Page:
Forest Whitaker stars in Lee Daniels' The Butler (screenshot from movie trailer on YouTube)

(The Root) — Going out to the latest Big Black Movie has been political for a long time. We don't like how we are portrayed in film, so black people show up en masse at worthy opening nights. We want to reward film investors who show us doing more than just twerkin' and jerkin'. We are often excluded from history, so we support those who tell our stories.  

These are excellent reasons to go see Lee Daniels' The Butler.

But if you are looking for a film to push the culture forward, take you to a new place, leave you with an unexpected taste in your mouth — for a transformative experience that forever alters the nation's cultural DNA — Lee Daniels' The Butler ain't it.

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Not that the premise of the story — the true story of Eugene Allen, a black man who served as butler to eight different U.S. presidents — is not powerful. And Forest Whitaker does what he can in the title role of Cecil Gaines. Oprah Winfrey, playing the butler's wife, Gloria, far from embarrasses herself.

But what should have been a powerful story about one black man's intimate relationship with power chokes on the struggle to give voice to "millions of black strivers" and tips toward schmaltz. The all-star cast refuses to dim its lights in service of the humble butler's story.

Not all of the A-list actors overdo it. As the Gaines' lascivious neighbor, Terrence Howard plays his usual greasy, low-down, dirty-dog role to perfection. Mariah Carey melts into the role of Gaines' sharecropper mom. Lenny Kravitz and Cuba Gooding Jr. strike the right tone as the butler's White House colleagues.

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I'm talking about Jane Fonda and Robin Williams hamming it up as Nancy Reagan and Dwight Eisenhower, John Cusack and Liev Schreiber playing Saturday Night Live versions of Richard Nixon and Lyndon Johnson. Nelsan Ellis plays a fine Martin Luther King Jr., but he is so good as the flaming gay medium on HBO's True Blood, his MLK portrayal is more distracting than anything.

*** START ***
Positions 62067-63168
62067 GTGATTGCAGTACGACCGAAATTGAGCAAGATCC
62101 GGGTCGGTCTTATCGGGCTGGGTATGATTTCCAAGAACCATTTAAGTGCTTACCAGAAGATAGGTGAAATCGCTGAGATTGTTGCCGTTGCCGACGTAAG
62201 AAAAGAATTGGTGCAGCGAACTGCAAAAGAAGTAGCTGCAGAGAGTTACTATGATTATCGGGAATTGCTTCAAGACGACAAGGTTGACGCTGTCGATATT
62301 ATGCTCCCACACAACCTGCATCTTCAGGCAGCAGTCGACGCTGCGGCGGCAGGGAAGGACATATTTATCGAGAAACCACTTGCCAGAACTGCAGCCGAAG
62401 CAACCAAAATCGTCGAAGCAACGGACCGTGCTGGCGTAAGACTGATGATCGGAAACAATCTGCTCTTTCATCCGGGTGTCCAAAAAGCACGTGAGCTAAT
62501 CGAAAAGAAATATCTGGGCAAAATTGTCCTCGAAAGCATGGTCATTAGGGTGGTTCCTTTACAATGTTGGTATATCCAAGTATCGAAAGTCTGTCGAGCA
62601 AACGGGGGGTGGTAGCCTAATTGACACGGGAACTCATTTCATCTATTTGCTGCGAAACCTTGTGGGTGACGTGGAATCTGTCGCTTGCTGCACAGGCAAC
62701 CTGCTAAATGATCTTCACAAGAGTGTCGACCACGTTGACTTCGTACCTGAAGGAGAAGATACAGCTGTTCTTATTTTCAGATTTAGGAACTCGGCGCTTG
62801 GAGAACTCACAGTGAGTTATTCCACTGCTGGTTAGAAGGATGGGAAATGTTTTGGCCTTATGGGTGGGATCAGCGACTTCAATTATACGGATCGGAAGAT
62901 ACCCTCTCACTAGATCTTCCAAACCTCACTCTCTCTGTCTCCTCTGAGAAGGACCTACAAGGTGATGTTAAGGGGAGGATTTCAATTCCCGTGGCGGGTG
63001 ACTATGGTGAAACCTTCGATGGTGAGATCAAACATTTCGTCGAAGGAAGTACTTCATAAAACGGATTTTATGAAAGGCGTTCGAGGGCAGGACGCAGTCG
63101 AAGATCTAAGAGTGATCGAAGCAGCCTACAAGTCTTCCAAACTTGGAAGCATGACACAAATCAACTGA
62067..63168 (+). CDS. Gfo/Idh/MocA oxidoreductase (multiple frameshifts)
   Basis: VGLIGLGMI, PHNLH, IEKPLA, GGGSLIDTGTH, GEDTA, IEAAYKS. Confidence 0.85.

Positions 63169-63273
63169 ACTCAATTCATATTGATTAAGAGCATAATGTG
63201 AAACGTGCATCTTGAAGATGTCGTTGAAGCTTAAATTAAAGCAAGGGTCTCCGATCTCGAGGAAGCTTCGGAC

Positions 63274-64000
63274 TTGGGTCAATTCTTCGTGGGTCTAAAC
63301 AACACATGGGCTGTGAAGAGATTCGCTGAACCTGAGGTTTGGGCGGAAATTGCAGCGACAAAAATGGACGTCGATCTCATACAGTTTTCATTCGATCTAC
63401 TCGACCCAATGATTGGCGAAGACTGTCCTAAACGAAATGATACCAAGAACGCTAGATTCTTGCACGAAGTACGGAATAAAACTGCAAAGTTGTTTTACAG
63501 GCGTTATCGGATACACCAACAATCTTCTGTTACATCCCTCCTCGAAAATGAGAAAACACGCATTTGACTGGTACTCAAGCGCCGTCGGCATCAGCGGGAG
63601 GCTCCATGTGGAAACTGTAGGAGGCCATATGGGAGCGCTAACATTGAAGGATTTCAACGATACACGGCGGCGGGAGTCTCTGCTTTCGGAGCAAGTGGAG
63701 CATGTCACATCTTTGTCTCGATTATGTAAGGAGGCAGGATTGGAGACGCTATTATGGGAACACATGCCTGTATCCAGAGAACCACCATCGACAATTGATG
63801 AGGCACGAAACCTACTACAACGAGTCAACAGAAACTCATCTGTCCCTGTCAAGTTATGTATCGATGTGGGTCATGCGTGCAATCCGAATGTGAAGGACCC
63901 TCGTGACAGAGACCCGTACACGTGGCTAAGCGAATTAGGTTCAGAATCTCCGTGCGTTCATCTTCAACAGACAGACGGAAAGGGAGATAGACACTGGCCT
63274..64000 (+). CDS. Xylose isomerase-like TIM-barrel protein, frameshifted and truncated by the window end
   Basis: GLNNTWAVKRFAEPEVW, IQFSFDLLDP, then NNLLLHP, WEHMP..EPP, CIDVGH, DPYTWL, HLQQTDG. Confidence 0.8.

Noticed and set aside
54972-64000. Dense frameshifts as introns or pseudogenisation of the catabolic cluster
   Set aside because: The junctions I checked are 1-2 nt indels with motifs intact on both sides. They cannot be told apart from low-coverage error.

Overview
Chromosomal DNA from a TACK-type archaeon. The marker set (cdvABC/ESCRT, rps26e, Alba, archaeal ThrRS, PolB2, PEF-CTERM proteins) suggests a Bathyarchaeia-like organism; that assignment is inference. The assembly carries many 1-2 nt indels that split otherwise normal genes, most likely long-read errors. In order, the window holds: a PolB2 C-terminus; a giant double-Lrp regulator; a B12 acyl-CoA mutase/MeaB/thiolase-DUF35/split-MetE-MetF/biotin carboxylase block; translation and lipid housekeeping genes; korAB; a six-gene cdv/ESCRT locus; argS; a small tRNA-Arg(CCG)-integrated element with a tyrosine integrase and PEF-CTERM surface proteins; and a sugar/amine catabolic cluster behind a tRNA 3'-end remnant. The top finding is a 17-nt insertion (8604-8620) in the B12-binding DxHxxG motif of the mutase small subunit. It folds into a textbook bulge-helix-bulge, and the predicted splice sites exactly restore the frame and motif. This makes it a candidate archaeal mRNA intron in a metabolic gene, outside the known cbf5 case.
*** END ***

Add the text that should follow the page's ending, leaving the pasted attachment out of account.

Then, of course, there is the incandescent Ms. Oprah Winfrey herself, who is funny, flawed and human, and a delight to watch. She tells her husband, referring to his job serving the president, "I don't care what goes on in that. House. I care about what goes on in this. House." It is great to see her back on the big screen, so funny and loose with her grammar and her body.

But that also means that she (and the rest of the stars) takes up all the oxygen in the movie theater. There is no room for our quiet, sainted butler to breathe.

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The butler's story is also subtext to the relationship with his rebellious son, Louis, played by David Oyelowo, a freedom fighter who, like Forest Gump, finds himself at the center of every major movement in black history. "We are trying to change a nation's consciousness!" the butler's son says, in the kind of leaden language that historians would use to describe their actions 50 years later.

While dodging Molotov cocktails, spit hurled across lunch counters and police water hoses, Louis seems ashamed of his father's work as a House Negro. At one point he and his freedom-riding, long-armpit-haired girlfriend, Carol (Yaya Alafia), come for dinner. (I hope that Alafia's steady performance here and her star turn in the independent film Big Words mean she is going to get more work.)

When Louis belittles his father's job after dinner, Oprah stops him with a heavy, open-handed slap. "Everything you are, everything you have, is because of that butler," she thunders. "Now take this low-class bitch out of my house."

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I was feeling that much-needed slap at the black police embarrassed to see black people playing maids and slaves. It is a necessary part of our history and worthy of the silver screen. As Martin Luther King's character tells Louis right before he is assassinated at the Lorraine Motel in Memphis, Tenn., being a butler is "subversive, not subservient."

I was hoping that the film would explore that theme more and spend less time on the civil rights movement (which deserves its own movie). Gaines speaks of the two faces he shows: one to the boss, and one to everyone else. We never see that other face. We only see him serving the White House or serving his ungrateful family and friends. How does he exercise his own agency and power on a daily basis? How is he flawed? How is he human?

A tighter focus on the interior life of Gaines could have been a valuable window on race, history and what it means to serve this country. But if you are looking for a nice family night out, to be reminded of the pure evil of Southern white people and the sainted dignity in the Black Struggle, by all means go see Lee Daniel's The Butler. As the curator Thelma Golden once said of black romantic art: It was … nice.

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Editor's note: For another perspective on Lee Daniels' The Butler, read Marita Golden's essay "What 'The Butler' Gets Right."

Natalie Hopkinson is a contributing editor at The Root and author of Go-Go Live: The Musical Life and Death of a Chocolate City. Follow her on Twitter. 

Natalie Hopkinson is a Washington, D.C.-based author whose current projects deal with the arts, gender and public life. She is the author of Go-Go Live: The Musical Life and Death of a Chocolate City. Follow her on Twitter